• companies tap into required microskills, as opposed to restricting their needs fulfilment to how best can one person deliver these;  

• use of IoT to create jobs in a digital ecosystem, built on a demand for digital skills;

• rise of new workplace and talent models; and

• safe learning for those working in hazardous workplaces and industries, providing the ability to zone in on the person and not just an employee, by hiring for potential, fostering lifelong learning by talent reskilling and celebrating creativity. 

A recent article by Deloitte reported that 41% of companies have fully implemented or have made significant progress in adopting cognitive and AI technologies within their workforce. The notion that AI strategies are futuristic contemplations is simply not true — it is already being implemented in workplaces globally — 34% of companies are in the midst of pilot programs. Only 17% of global companies report they are ready to manage a workplace with people, robots, and AI working side-by-side: the lowest readiness level for a trend in the five years of the Global Human Capital Trends survey.

We shouldn’t forget the role that smart cities play in fostering the rapid rise of on-demand talent through digital platforms. New ways of working enable new income opportunities through digital platforms, thus flipping the employment model upside down. As we move from earning a salary to a much more dynamic economic activity, these work methods are rooted in empowerment and autonomy, enabling people to decide when and where they want to work. 

We are witnessing a growing aspiration for more independent and flexible forms of working, and this is not specific to any generation. According to a McKinsey study, there are more than 160 million freelancers in Europe and the US combined, representing a fifth of the working-age population. Fifteen percent of these freelancers have reportedly already used a digital platform to find work. The decision to freelance is increasingly catching fire in cities, as it’s more efficient way to find a client through a platform than reporting to a boss in a full-time job role.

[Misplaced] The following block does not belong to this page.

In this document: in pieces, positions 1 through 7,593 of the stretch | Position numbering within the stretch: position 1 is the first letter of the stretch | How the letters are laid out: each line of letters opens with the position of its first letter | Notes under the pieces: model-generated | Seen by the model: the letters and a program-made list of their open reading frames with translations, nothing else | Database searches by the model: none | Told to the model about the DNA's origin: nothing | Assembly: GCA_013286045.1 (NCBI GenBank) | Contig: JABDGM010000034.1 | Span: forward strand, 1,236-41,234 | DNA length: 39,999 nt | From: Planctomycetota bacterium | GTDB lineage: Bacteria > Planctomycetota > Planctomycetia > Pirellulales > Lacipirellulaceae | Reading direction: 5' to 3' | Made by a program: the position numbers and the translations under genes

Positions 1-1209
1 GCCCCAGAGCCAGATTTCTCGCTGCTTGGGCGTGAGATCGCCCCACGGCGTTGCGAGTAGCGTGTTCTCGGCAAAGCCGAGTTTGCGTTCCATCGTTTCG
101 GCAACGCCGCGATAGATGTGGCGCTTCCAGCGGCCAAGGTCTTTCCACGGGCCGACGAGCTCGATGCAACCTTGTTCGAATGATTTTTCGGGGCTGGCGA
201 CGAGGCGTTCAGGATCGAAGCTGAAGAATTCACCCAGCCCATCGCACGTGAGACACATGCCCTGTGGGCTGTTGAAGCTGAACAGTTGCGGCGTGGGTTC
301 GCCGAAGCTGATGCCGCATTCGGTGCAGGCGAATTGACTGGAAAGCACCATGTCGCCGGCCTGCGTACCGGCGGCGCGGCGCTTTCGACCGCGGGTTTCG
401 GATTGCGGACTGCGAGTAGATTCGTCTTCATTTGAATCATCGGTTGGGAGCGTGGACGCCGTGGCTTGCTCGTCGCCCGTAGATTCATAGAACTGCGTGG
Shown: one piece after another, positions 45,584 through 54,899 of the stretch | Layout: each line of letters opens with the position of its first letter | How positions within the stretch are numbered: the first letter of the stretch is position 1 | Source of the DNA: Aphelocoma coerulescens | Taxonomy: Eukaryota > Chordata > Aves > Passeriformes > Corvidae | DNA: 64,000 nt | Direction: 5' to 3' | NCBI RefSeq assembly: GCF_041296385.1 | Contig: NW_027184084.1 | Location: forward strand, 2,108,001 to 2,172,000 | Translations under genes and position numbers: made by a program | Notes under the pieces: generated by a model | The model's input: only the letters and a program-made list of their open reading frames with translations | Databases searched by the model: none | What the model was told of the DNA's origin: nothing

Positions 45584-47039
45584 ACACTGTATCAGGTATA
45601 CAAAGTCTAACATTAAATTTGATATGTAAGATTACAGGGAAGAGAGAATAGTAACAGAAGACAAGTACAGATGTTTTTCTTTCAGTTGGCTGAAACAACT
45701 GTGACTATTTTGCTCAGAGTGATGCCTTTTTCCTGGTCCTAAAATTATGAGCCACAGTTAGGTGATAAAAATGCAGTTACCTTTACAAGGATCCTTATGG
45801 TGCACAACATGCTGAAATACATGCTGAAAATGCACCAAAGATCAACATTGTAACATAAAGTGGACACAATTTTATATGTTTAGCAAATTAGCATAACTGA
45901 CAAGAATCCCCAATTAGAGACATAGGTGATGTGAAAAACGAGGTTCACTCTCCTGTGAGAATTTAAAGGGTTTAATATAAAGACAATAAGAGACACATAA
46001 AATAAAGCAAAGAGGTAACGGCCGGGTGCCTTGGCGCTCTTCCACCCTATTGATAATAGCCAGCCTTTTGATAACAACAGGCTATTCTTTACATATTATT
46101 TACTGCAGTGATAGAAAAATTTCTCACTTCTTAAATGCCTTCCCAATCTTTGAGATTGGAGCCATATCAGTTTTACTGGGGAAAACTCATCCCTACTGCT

As platform technologies rise and augmented workplaces are at our doorsteps, there’s huge potential for this digitally enabled opportunity to re-balance gender representation in the economy. Gender diversity is an economic growth imperative that needs no substantiation.

There is great vibrancy of corporate social contribution in South Africa as a result of businesses seeking B-BBEE compliance. Unfortunately, the management of underlying programmes within companies, are typically separated from those business areas focussed on the future of work and digital transformation themes.

Layering over the filter of digital transformation on corporate social investment means harnessing opportunities that technology and the gig economy present. These include the impact on women as active economic contributors. In cases where societal norms or the risk of violence limit women’s mobility, technology and gig work can connect women to online education and job opportunities from the security of their homes. For this to thrive in South Africa, it is important to understand how existing laws apply and whether additional or new regulations are needed. We need to find and then maintain the balance between protecting citizens without stifling businesses innovation. To do so will require the co-operation of businesses using IoT and of the government and regulators regulating it. Softer guideline documents may also be helpful. These can be organised by industry, practice codes and/or codes of conduct. In short, any sort of regulation needs to be adaptive. 

Key areas of change we can already drive are as follows: adjusting policies and procedures to respond to the changing nature of work; and enabling and facilitating collaboration between government and corporates or even private citizens, looking to public-private partnerships.

As we come to defend employment claims in tribunals, we need to normalise atypical employment models. 

There is no one right formula for South Africa given its uniqueness, but why not consider the best aspects from various places where similar experiments have already occurred, and learn from their lessons?   

As lawyers, we have a role to play in creating this sort of ecosystem for change. So let’s roll up our sleeves and be remembered!

Sherisa Rajah is a partner in Fasken and Emma El Karout is the founder of One Circle HR